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Mariners win, force Game 5

| Monday, Oct. 15, 2001

CLEVELAND (AP) -- Nine outs away from having all those wins and records overshadowed by failure, the Seattle Mariners simply wouldn't let their special season end.

They didn't panic. Instead, they did whatever it took.

And they won again.

Rookie Ichiro Suzuki provided the key hit and the Mariners staved off an early postseason exit Sunday, rallying for a 6-2 win over the Cleveland Indians to force a decisive Game 5 back in Seattle.

''It was down to nine outs,'' outfielder Mike Cameron said. ''There was no tension. It was just a matter of swinging the bats and waiting for that one break.''

Take a deep breath, Seattle.

Just when it looked like the Mariners would tie the 1906 Chicago Cubs again, Suzuki delivered a go-ahead RBI single and baseball's best team this season got the biggest of its 118 wins.

Suzuki's hit highlighted a three-run, seventh-inning rally as Seattle, which won 116 games during the regular season, avoided the same fate as the '06 Cubs -- the team whose wins record the Mariners matched. Chicago did not win a World Series title that year.

The Mariners came back against Bartolo Colon (1-1), who shut them out for eight innings in Game 1 and blanked them for the first six yesterday after a 2-hour, 20-minute rain delay.

''We battled back from adversity all season,'' Mariners manager Lou Piniella said. ''We weren't going to lose because of the pressure. We were going to lose because the other team outplayed us.''

Suzuki went 3 for 5, and Edgar Martinez hit a two-run homer in the ninth for the Mariners, who were blown out 17-2 and played possibly their worst game all season in Game 3 on Saturday.

''We got our butts kicked,'' second baseman Bret Boone said. ''But remember, I said this team is ready.''

Freddy Garcia (1-1) pitched 6{1/3} innings for the win.

Jamie Moyer, who beat the Indians in Game 2 and went 2-0 against them in the regular season, will start Game 5 for the Mariners today at Safeco Field against Chuck Finley.

''I'm elated about getting to pitch in a fifth game,'' said Finley, who waited 15 years to make his first postseason start in Game 2 and gave up a pair of two-run homers in the first. ''I started thinking about that after Game 2. I had the feeling we might be back in Seattle anyway.''

Before Game 4, a relaxed Piniella was confident his team would go home to play another day.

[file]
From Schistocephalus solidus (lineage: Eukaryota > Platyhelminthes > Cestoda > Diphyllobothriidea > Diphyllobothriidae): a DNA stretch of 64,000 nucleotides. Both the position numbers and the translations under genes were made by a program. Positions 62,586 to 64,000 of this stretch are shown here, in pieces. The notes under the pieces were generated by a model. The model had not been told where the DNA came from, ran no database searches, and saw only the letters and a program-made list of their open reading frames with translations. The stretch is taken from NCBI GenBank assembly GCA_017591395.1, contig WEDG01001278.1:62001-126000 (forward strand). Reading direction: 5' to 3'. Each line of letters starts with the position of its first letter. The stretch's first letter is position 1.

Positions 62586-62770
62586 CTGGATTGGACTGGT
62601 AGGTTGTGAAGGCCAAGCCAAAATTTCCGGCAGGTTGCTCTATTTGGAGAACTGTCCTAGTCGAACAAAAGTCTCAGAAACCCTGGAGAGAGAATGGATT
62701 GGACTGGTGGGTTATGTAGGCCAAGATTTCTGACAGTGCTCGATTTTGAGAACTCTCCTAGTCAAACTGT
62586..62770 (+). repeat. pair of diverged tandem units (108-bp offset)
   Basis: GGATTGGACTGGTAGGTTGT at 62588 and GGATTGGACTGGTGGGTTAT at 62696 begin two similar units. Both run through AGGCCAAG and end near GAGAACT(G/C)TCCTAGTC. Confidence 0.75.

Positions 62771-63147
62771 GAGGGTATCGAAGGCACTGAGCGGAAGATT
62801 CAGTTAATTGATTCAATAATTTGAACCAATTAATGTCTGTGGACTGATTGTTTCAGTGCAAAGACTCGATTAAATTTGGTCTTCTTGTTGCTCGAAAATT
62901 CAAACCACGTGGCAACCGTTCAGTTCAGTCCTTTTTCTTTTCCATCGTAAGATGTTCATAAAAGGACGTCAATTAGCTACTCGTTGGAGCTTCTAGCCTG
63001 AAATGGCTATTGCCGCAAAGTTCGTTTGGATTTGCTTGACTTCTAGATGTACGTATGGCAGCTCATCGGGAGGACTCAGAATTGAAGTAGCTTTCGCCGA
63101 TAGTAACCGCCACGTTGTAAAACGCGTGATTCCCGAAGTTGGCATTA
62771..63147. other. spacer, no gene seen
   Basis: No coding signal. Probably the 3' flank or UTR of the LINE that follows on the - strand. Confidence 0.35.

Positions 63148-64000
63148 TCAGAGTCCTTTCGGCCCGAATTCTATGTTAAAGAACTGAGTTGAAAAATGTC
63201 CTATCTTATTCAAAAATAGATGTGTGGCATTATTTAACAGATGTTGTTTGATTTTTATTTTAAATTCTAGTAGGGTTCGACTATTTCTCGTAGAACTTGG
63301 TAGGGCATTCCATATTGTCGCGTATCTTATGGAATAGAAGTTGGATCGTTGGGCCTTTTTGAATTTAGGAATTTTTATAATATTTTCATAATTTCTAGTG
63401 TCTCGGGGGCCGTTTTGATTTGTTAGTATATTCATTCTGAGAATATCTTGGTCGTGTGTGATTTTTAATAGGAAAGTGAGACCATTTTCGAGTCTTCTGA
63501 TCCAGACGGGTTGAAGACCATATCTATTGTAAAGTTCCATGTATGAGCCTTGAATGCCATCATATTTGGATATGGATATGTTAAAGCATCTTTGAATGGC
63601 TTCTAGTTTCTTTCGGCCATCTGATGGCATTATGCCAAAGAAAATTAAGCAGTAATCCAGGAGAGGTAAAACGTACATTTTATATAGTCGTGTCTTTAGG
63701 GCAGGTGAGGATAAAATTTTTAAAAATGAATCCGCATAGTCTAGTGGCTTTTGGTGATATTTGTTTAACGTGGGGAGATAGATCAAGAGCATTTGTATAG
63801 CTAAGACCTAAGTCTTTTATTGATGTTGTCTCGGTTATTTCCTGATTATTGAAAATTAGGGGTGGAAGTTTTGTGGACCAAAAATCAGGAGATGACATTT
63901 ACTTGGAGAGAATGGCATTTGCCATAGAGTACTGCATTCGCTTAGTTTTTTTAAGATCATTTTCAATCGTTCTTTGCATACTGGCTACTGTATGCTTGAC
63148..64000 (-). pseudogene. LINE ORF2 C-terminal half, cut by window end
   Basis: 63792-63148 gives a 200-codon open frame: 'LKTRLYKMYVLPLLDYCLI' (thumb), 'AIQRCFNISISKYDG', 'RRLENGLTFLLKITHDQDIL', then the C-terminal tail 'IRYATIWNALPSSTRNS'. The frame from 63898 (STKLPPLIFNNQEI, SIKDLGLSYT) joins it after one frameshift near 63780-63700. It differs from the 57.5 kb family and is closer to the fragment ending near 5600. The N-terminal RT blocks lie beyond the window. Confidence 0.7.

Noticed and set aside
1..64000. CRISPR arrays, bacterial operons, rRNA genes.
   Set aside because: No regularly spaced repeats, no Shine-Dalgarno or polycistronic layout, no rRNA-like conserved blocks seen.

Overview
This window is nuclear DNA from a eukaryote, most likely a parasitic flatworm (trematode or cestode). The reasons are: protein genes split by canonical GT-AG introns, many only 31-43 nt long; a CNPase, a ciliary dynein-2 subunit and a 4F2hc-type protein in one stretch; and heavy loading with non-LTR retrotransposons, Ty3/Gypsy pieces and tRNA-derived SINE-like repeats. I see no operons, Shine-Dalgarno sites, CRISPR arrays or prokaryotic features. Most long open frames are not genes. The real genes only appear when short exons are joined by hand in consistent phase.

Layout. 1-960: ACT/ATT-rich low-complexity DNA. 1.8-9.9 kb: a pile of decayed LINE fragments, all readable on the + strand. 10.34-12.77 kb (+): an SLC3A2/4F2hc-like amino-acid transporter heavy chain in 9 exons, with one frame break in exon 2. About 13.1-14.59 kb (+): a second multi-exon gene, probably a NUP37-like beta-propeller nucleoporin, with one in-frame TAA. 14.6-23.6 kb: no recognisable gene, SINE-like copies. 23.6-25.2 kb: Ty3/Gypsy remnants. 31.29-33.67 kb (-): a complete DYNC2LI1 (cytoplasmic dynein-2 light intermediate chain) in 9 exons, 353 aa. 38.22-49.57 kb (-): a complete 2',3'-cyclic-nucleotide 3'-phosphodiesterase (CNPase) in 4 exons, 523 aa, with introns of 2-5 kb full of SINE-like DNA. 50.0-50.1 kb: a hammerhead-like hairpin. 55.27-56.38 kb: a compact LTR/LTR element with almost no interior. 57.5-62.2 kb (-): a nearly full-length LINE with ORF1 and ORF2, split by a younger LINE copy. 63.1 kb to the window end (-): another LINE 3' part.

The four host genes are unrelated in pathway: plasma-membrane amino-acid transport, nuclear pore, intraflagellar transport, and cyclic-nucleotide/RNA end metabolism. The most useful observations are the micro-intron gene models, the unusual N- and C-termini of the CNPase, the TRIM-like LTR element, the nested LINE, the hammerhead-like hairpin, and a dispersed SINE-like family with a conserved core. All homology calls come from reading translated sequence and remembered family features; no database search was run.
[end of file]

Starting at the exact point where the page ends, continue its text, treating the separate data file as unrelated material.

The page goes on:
''We have to take that long ride back to Seattle,'' Piniella said. ''So we may as well make Cleveland take the same plane ride.''

For six innings it looked like the Mariners would fly solo, but the Indians are headed to the airport, too.

''I didn't want to take that ride,'' Indians manager Charlie Manuel said. ''But that's the way things worked out.''

Juan Gonzalez's second-inning homer looked like it might stand up as Colon handled the Mariners with ease for six innings.

But he walked John Olerud to open the seventh, and Stan Javier threw his bat at an outside pitch and singled to left.

The Indians tried to pick Olerud off second, but Colon's wild throw allowed the Mariners to finally get a runner to third. Mike Cameron walked to load the bases, and pinch-hitter Al Martin grounded into a force at the plate.

David Bell followed with a fly ball down the left-field line that Marty Cordova ran down in foul territory, but it was deep enough to score Javier without a play to tie it at 1.

Manuel had left-hander Ricardo Rincon ready to face Suzuki, who led the majors in hits and batted .445 with runners in scoring position. But he stuck with Colon and Suzuki singled -- his 250th hit in the regular and postseason -- through the hole in right to score Cameron and give Seattle a 2-1 lead.

''The game was on the line, and Colon was on the mound,'' Suzuki said through a translator. ''But I have confidence against any pitcher.''

Mark McLemore followed with another RBI single, chasing Colon, who had set a division series record with 14 consecutive scoreless innings.

''There was a little sigh of relief with each at-bat,'' Jay Buhner said. ''We got a walk. The error. A sac fly. A hit. Each one was bigger and bigger, and then we just knew.''

The Indians got a run back in the bottom half off Garcia. Gonzalez opened with a wind-blown double over Cameron's head in center and went to third on a groundout.

Jeff Nelson came on and struck out Ellis Burks on a pitch that got past catcher Tom Lampkin, allowing Burks to reach first.

Piniella, who didn't get thrown out of a game all year for arguing, came close as he disputed the play with plate umpire Rick Reed.

Travis Fryman's grounder off Nelson's glove scored Gonzalez, but forced Burks at second. When Manuel sent up lefty slugger Russell Branyan to hit for Cordova, Piniella countered with hard-throwing lefty Arthur Rhodes.

Manuel sent up right-hander Wil Cordero, who just missed hitting a go-ahead homer by flying to the warning track in left.

Seattle got an insurance run in the eighth on Cameron's RBI double.

With Suzuki on again in the ninth, Martinez hit a 458-foot homer off Paul Shuey that landed on a pedestrian walkway outside the ballpark.

Gonzalez entered the postseason looking clueless at the plate, ending the regular season in an 0-for-15 slump. But he may have found his stroke, homering in Game 3 and again leading off the second to give Cleveland a 1-0 lead.

Notes: Suzuki is batting .563 (9 for 16) in the series. ... Indians SS Omar Vizquel's error in the first was just his second in 271 chances in 56 postseason games. ... Hall of Famer Bob Feller threw out the ceremonial first pitch. Feller, who turns 83 next month, tossed it down the middle to rookie C.C. Sabathia. ... Vizquel got his first steal since Aug. 1, and holds the division series record with 10 steals.

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